What can I expect from an Social Security ALJ hearing?

The hearing in front of an administrative law judge (ALJ) is the pinnacle of your disability case. You’ve made sure to meet deadlines, jump through administrative hoops, and have provided what can seem like mountains of information all for your chance in front of the ALJ. Once in the room, such hearings can seem rather anti-climactic. You arrive at the SSA and check in. Eventually a clerk will summon you, your attorney, and any witnesses you have brought. The witnesses will then likely be sequestered. You will be sworn in, as well as any interpreters, and the vocational expert. The Judge will ask if you object to any of the exhibits they have in the record (the CD you were given previously). Your attorney may or may not make an opening statement, then either the ALJ or your attorney will begin to question you. If you have a good attorney you should be prepared for the types of questions you will be asked.  Then you may be asked to leave so that your witness can testify.

Some judges care more about keeping witnesses separate than others. The reason is that they don’t want the witness to conform their testimony to yours, and so that the witness feels comfortable speaking candidly. After witness testimony you will be invited to return. Then your attorney or the ALJ will question the vocational expert. The questions asked may seem strange because it is against the rules to ask about you specifically. Rather, questions must be phrased about a worker like you who has similar disabilities. Finally, your attorney  may request that the record be left open. This means that you will have a few more weeks to submit extra information to bolster your case.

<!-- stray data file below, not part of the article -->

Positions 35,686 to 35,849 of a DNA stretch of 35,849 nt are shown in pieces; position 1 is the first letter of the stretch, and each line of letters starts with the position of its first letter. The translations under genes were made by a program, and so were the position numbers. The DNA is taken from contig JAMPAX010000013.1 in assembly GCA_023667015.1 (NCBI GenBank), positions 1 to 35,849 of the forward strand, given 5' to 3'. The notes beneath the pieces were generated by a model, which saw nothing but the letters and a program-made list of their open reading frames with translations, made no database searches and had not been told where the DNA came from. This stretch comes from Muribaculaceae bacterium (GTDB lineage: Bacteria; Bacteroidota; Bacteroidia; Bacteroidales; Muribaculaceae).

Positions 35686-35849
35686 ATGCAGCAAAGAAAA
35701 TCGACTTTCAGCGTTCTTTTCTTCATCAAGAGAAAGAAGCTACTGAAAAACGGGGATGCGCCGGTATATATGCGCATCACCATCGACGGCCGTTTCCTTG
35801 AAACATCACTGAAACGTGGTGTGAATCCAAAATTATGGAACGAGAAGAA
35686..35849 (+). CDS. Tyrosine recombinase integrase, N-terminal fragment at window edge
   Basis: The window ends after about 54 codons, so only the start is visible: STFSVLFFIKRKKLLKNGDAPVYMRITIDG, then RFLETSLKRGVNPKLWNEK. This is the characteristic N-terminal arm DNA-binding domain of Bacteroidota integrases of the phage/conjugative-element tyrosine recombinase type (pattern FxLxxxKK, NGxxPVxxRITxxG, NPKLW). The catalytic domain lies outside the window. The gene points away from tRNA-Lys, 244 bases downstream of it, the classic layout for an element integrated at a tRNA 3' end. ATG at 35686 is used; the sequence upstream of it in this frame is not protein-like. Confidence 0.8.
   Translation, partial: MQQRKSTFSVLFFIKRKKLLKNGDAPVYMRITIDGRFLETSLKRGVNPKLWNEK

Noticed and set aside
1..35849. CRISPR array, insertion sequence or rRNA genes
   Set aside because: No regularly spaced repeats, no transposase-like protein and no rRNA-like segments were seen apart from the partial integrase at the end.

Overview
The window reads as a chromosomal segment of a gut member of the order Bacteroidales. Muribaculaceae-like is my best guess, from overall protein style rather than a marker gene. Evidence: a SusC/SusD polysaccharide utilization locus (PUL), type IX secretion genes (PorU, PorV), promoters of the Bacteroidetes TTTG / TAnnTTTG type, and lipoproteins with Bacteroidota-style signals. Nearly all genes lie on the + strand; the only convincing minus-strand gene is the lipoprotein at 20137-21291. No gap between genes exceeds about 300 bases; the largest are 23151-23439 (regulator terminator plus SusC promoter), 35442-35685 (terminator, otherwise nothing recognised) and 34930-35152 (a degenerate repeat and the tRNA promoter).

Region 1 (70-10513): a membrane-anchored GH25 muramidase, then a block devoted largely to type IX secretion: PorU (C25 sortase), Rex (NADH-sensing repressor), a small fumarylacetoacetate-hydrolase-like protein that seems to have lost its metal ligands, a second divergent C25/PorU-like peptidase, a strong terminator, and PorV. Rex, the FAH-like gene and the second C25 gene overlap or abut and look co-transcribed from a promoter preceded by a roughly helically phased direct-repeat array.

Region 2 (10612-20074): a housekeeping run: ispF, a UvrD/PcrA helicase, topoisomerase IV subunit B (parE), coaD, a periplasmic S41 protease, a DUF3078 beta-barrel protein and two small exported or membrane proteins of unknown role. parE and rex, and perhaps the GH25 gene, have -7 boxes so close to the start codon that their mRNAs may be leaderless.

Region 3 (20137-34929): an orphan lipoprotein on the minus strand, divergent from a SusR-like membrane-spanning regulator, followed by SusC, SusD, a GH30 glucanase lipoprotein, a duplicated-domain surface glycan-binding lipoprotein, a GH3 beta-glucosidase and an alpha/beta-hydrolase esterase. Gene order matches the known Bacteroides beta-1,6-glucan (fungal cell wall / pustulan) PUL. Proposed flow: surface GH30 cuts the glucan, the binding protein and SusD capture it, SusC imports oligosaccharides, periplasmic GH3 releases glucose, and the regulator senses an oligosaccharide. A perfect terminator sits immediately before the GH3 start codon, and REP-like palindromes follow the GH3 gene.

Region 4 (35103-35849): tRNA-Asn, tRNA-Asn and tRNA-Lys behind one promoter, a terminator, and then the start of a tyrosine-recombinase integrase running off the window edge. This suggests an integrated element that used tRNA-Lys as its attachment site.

One of the things that makes clients most worried is if the Social Security ALJ hearing appears hurried and it ends early. Further confusing the issue, often attorneys will go right along with this. It may seem that the Judge and your attorney know something you don’t. In fact, the sudden termination of your hearing can be a very good sign. While Judges can’t outright say how they plan to rule, they do sometimes tip their hand. If they say they don’t need to hear anything else and not to bother submitting any extra records for example, it can be a very good sign. If they don’t plan to rule in your favor they have to give you a chance to let you put on your whole case. If they don’t want to waste your time when they have already decided to rule in your favor it is very likely they will dismiss you early. This is not a guarantee but just so you know what to expect, it is important to know what this “Secretive” type of behavior might mean.

Finally, you should be aware that while a very small percentage of cases are approved at the application phase, fully 67% of cases are approved at the hearing level. Some Judges approve nearly all cases they see. Further, 67% includes claimants who have attorneys and those who do not. From an anecdotal perspective, most of the people who are represented are in the 67% of cases, and most of the 33% who lose are not represented. This is because having an attorney who knows the process from start to finish can greatly improve your chances. To retain Garmo & Kiste, PLC, call us at (248) 398-7100  for a free consultation or contact us with a private message.

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